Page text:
Murder rate falls to 21 year low but threats to kill rise, CSO finds

Increase in number of sexual offences and rapes recorded but fewer burglaries reported

The Republic’s murder rate has fallen to a two-decade low, according to the latest official crime figures. There were 30 murders last year, down from 52 in 2014; a decline of some 42 per cent.

The murder rate in the Republic, despite perceptions of worsening and even runaway crime, was lower in 2015 than at any time since 1994 when 25 murders were recorded.

Most categories of crime declined last year, though serious sexual assaults and gun crime both increased. There was also a significant increase in the number of murder threats, though the number of homicides fell by one third last year.

Of the 14 main categories the Central Statistics Office collates data under, six showed increases last year with eight falling.


However, the CSO’s crime data only captures crimes that have been recorded to the Garda, meaning the true level of offending is higher than the data suggests.

The new figures show:

- Homicide offences declined by 29 per cent to 57 cases last year. The biggest decline related to murders, which dropped from 52 in 2014 to 30 in 2015.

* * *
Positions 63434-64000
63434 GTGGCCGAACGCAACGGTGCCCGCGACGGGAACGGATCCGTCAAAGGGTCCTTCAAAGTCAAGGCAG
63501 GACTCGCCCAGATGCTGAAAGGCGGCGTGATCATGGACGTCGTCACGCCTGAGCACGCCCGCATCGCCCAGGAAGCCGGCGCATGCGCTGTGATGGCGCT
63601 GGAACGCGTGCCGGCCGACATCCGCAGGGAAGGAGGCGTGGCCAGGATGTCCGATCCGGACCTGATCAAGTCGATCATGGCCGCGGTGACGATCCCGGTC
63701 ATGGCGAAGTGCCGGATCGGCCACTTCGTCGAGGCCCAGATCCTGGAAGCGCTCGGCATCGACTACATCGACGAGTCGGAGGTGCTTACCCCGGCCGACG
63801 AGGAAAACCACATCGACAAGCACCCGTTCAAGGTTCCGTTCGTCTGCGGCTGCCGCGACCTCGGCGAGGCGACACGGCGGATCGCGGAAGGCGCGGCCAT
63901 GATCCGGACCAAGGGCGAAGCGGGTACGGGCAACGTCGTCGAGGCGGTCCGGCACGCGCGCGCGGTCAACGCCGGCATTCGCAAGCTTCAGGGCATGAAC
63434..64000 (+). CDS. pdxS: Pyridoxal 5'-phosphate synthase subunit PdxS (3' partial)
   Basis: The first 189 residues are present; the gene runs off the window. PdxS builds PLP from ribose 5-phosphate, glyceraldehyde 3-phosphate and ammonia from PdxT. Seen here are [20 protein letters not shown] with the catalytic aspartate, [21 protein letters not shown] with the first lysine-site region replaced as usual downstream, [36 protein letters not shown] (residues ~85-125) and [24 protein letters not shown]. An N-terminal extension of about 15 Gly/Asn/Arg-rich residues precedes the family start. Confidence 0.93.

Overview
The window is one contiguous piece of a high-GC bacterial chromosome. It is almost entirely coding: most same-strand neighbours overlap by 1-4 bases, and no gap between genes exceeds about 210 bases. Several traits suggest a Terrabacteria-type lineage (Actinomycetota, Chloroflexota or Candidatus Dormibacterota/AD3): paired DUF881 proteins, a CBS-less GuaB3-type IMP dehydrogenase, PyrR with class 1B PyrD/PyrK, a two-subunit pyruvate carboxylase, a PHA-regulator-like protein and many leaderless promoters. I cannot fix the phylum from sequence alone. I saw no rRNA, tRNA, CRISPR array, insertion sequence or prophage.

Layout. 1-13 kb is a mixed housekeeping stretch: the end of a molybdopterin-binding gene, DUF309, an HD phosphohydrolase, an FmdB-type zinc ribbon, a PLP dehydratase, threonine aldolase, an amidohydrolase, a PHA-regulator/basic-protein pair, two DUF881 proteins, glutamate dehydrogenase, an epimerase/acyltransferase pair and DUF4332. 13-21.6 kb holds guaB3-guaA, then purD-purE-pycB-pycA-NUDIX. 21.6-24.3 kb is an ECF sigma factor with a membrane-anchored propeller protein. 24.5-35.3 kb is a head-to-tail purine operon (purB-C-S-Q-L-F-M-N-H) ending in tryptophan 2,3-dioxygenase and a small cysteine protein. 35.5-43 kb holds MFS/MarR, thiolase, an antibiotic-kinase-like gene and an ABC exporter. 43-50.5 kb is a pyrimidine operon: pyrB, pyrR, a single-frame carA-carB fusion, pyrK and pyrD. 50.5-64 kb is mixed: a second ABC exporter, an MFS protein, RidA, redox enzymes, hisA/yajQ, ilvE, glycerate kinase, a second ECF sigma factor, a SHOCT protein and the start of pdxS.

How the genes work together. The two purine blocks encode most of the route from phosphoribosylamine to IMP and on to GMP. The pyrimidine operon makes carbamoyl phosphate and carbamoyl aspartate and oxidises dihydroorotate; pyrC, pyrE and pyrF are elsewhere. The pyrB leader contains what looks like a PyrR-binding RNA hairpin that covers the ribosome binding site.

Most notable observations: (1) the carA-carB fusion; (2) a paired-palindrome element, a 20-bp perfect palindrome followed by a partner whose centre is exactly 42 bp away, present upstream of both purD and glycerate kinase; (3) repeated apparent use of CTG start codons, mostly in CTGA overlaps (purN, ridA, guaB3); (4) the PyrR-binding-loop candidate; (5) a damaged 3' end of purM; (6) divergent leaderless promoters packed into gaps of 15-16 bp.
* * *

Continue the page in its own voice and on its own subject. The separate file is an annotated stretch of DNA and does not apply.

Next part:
- Sexual offences increased overall, by 15 per cent, last year.

- The number of rapes reported to the Garda increased by 13 per cent to 536 cases. And sexual assaults were up by 14 per cent to 1,447 cases reported to the Garda.

- Burglaries were down by 5 per cent, 26,246 report crimes last year. That development will come as a relief to the Garda and Government who had both been under press over the continued rise in burglaries.

Rural crime

The debate about rural crime was a feature of the election campaign, with claims that burglaries were occurring most frequently in rural areas, despite data showing the problem was growing much faster in Dublin.

Drug crime also declined last year; falling by 5 per cent overall. That fall continues a long term trend since the recession began and recreational drug users enjoyed lower levels of disposable income to pay for drugs.

And while some of the quarterly crime data in the last 18 months to two years suggests drug crime - at least those offences known to the Garda - was increasing, the full year figures do not support that thesis.

Like drugs offences, gun crime has declined significantly, halving in some areas, since the onset of recession and the contraction of the illicit drugs market.

However, indications it is increasing again are reflected in the full year crime data for 2015. For example, the crime of discharging of a firearm increased by 13 per cent to 151 cases. There were 205 recorded cases of possession of a firearm last year, a rise of 4 per cent.

While murders plummeted last year, murder threats increased by 42 per cent, to 593 cases.

Conor Lally

Conor Lally

Conor Lally is Security and Crime Editor of The Irish Times